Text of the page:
Drivers that led to high balancing costs

  1. BM costs in winter 2022/23 were down from the previous winter but remain historically high. The total cost of bids, offers and trades accepted through the BM for winter 22/23 was £1,235m, down 20% from the peak of £1,546m in winter 21/22[4]. This does not include ancillary service markets which were out of scope for this analysis to allow analogous comparison between wholesale energy markets.


  1. The key driver in BM costs during winter 2022/23 was high gas prices, which increased the operating costs for gas generators and reducing competitive pressures on other fuel sources. When the gas price is higher, costs are higher for gas units to produce more generation, and these costs are passed onto the ESO via increased offer prices. During winter 2022/23 £756M in BM and trade acceptance costs had been from units which use gas to generate electricity.


  1. Alongside this, there were high costs associated with maintaining required reserve; when tighter system margins occur, scarcity pricing can dominate the overall action costs. During winter 2022/23, £310M of BM acceptance costs were due to maintaining sufficient reserve.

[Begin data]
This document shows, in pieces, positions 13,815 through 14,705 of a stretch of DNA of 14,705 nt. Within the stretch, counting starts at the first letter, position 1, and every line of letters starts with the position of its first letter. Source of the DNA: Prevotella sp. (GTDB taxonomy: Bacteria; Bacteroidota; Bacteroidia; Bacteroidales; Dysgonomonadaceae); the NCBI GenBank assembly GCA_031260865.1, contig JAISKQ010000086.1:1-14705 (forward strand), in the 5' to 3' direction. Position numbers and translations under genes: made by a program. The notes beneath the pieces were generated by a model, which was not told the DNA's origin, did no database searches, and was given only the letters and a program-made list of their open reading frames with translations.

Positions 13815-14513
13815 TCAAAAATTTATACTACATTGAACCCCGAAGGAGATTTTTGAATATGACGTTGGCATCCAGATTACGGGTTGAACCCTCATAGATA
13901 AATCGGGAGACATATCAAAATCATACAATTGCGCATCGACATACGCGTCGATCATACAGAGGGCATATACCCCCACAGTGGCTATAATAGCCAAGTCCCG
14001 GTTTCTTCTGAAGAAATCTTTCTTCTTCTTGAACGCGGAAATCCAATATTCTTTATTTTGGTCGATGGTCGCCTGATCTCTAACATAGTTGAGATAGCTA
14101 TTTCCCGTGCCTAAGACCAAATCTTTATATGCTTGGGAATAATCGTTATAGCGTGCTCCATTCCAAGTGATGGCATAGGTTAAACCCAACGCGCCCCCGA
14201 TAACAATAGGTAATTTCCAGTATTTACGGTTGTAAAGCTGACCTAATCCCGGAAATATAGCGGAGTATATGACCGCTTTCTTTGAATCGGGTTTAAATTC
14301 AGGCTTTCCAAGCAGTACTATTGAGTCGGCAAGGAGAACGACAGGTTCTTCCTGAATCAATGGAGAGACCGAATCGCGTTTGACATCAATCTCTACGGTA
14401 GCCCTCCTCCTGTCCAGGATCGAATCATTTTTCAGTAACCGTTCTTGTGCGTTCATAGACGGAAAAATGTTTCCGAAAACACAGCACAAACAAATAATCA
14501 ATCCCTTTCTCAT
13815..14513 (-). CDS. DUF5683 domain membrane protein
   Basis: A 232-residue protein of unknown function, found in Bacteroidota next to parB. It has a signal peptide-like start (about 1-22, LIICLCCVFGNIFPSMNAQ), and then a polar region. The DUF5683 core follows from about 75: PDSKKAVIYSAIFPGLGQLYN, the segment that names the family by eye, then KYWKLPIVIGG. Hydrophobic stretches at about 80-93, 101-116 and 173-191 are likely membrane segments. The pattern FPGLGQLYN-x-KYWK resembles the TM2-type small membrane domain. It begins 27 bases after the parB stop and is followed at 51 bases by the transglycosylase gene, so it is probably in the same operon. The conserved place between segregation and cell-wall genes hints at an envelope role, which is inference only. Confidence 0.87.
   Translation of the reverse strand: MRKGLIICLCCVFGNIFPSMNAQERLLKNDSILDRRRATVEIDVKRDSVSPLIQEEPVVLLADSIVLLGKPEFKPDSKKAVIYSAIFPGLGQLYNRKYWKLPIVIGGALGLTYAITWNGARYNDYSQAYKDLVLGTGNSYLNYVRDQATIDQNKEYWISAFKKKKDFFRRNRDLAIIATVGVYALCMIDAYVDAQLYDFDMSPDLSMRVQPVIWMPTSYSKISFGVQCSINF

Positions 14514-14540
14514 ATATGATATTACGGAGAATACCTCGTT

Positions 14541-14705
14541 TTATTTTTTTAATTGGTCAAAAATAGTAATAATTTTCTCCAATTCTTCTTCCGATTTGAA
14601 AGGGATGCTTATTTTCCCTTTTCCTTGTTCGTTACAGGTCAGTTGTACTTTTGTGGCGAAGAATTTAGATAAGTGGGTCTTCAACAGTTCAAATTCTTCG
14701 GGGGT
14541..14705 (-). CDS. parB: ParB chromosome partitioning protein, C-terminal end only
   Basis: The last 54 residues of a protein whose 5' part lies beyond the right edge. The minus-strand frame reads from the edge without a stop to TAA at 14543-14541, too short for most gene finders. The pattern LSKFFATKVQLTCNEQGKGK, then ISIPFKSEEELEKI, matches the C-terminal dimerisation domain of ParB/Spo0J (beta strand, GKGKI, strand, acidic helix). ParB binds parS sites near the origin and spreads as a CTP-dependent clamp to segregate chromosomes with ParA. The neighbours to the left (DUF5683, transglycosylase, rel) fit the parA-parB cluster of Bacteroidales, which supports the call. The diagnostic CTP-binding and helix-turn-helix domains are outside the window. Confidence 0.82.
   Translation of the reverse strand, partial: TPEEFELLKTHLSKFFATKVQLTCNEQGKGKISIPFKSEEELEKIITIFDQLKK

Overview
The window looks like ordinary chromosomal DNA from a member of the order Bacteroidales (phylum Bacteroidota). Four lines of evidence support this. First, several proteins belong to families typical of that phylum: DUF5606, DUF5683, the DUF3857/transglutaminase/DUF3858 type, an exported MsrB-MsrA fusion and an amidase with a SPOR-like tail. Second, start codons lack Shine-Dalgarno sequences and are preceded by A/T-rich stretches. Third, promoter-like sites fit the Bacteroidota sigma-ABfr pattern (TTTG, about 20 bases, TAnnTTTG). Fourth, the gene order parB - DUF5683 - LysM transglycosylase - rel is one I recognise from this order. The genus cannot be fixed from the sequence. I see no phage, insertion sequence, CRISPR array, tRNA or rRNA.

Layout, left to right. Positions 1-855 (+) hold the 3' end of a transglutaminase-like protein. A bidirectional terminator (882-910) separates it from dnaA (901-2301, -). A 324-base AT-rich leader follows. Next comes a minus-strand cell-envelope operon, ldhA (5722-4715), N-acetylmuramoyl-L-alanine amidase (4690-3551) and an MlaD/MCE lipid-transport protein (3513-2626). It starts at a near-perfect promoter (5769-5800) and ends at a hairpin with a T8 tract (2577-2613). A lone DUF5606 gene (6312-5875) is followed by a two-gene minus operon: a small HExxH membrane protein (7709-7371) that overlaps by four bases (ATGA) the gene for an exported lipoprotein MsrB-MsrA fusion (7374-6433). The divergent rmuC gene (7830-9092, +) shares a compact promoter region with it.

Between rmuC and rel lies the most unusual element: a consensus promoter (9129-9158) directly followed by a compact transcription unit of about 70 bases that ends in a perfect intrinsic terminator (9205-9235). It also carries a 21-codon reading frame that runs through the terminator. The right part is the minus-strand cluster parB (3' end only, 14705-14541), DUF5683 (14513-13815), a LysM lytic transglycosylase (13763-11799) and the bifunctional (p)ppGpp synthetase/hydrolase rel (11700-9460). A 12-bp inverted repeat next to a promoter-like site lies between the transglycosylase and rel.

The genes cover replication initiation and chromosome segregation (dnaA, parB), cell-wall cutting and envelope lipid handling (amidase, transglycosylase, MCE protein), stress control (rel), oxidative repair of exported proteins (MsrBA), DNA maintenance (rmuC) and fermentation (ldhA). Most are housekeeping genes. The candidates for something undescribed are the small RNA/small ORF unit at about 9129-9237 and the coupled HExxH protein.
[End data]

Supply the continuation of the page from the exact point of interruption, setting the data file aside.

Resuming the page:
Actions taken to secure the system during winter 22/23

  1. The winter of 2022/23 has been one of the most challenging in the System Operator’s history. With energy security threatened by Russia’s illegal re-invasion of Ukraine, additional contingency measures were used to help ensure there was enough electricity to meet demand through tighter periods and   ensure GB had the energy supply it needs.


  1. Given the scale of uncertainty and risks associated with the current geopolitical situation we developed a range of tools, which included publishing an early view of winter to help the market understand risks, contracting to retain approximately 2GW of coal fired generation that would otherwise have closed and introducing an innovative Demand Flexibility Service to incentivise customers to reduce consumption at periods when margins are tight.